Star Wars' SFX Take on Mars (1977)
The creator of Star Wars' special effects created this educational film about our solar system in 1977. This excerpt features Mars.
From technology editor Alexis Madrigal:
News of possible liquid salt water on Mars this week has inspired renewed speculation about the Red Planet.
The creator of Star Wars' special effects at Industrial Light and Magic created this educational film about our solar system in 1977. It's an amazing work of modeling, mattes, and moving camerawork. Below, he describes the making of the film.
"I made that film in 1976 with Richard Basehard as narrator and a classical music score recorded in the Soviet Union... this was the film that turned my career toward visual effects. We shot it in a large rented space in the back of a West Los Angeles dress factory. We hung large black curtains to keep out light out from the factory but we could still hear the sewing machine whirring away behind the curtain. They were making bathrobes at the time, out of luffy material.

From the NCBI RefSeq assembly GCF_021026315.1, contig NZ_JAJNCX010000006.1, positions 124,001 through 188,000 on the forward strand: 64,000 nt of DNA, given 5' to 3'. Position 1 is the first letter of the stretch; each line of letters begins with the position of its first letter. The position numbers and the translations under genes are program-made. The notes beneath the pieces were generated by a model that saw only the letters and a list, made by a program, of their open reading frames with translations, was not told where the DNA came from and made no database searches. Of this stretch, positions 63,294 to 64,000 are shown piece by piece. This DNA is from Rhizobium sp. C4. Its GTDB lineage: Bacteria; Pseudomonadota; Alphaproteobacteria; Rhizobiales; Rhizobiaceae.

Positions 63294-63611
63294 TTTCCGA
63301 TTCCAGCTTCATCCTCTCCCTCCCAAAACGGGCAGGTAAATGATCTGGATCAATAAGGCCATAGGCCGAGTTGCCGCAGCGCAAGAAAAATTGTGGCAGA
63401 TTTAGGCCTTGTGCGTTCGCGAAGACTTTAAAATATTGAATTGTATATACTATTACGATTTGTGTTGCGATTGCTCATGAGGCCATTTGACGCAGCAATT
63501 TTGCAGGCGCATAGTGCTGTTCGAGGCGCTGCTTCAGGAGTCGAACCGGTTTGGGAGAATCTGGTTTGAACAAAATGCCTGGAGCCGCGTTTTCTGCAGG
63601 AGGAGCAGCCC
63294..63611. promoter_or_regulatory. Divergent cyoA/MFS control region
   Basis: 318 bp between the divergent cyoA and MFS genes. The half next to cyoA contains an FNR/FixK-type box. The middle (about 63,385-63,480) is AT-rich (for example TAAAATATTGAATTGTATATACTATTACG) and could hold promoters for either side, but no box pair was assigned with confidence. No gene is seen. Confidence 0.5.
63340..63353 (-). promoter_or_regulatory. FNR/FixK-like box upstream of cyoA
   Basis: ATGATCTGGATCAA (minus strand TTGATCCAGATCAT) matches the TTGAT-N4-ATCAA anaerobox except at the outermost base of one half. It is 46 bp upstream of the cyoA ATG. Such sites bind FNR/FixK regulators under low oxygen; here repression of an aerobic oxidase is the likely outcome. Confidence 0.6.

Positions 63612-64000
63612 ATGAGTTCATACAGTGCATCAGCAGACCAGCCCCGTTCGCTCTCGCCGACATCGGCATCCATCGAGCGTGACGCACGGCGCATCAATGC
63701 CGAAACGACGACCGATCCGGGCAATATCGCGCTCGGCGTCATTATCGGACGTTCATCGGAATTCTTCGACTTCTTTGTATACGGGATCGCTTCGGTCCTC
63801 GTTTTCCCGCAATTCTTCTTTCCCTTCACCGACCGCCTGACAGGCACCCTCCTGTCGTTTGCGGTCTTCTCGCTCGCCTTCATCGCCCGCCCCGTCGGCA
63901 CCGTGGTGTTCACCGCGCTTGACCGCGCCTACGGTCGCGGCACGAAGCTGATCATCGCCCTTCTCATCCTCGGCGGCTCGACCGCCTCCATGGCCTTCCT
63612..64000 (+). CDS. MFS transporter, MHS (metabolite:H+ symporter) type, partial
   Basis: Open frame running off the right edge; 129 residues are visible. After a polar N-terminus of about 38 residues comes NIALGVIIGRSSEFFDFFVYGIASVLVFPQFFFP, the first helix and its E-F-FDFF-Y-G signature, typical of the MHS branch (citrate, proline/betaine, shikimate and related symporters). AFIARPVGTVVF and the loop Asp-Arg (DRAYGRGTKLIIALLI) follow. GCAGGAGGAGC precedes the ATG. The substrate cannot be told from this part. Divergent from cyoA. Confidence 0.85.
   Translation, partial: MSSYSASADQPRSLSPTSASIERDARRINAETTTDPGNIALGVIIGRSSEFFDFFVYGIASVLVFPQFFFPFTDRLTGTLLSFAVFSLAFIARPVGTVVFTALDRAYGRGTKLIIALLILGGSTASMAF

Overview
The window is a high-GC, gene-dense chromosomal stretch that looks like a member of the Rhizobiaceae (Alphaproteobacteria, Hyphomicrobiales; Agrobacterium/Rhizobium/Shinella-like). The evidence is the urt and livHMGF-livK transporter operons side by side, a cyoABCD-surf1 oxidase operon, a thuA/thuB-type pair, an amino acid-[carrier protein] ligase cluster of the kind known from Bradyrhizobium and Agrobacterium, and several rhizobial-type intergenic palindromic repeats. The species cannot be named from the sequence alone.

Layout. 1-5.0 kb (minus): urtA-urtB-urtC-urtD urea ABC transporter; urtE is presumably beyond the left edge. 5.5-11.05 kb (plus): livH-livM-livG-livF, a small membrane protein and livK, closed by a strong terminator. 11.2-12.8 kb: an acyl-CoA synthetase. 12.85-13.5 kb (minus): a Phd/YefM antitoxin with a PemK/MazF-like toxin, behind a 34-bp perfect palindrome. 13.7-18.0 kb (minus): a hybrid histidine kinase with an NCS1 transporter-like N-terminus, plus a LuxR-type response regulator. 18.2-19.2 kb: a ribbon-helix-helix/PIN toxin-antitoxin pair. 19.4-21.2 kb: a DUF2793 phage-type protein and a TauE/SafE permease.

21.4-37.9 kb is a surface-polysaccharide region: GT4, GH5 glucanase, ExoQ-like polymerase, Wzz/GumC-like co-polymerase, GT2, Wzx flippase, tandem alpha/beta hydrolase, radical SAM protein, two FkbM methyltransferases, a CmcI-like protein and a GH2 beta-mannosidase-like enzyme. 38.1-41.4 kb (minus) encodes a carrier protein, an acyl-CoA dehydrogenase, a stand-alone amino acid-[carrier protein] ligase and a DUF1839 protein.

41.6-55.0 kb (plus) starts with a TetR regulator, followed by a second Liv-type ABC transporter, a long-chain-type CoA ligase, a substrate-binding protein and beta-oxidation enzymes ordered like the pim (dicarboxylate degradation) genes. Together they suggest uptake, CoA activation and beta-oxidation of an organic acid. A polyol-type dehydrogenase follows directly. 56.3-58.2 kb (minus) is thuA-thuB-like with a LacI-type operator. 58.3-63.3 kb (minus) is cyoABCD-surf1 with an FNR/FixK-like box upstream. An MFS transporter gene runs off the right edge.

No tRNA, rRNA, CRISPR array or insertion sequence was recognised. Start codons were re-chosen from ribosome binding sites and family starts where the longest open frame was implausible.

It took months of preparation before we could shoot our first frame of film. We laid down a forty foot stretch of track of parallel plumbing pipes and put down a camera support whose movements were on a geared guide so every increment of movement could be controlled with the turn of a wheel. Nearly all of the shots involved a moving camera. It was like animation with three dimensional model planets instead of cell images. We found the best material for the planets was hard wood. So we hired a Hollywood cabinet shop to make nine spheres for us, about 18 inches in diameter. These were sanded and painted to match images in astronomy books and observatory photos. Shooting one frame at a time meant we never got more than a few seconds of film shot in a day. One long shot involved the camera moving in on Mars. The first long day’s work was ruined. As the camera came in on the red planet, a large piece of fuzz came into frame, sitting on the planet. It had drifted down on the sphere from the dress factory." -- Tomas G. Smith, via the Internet Archive
The rest of the film can be seen at the Internet Archive.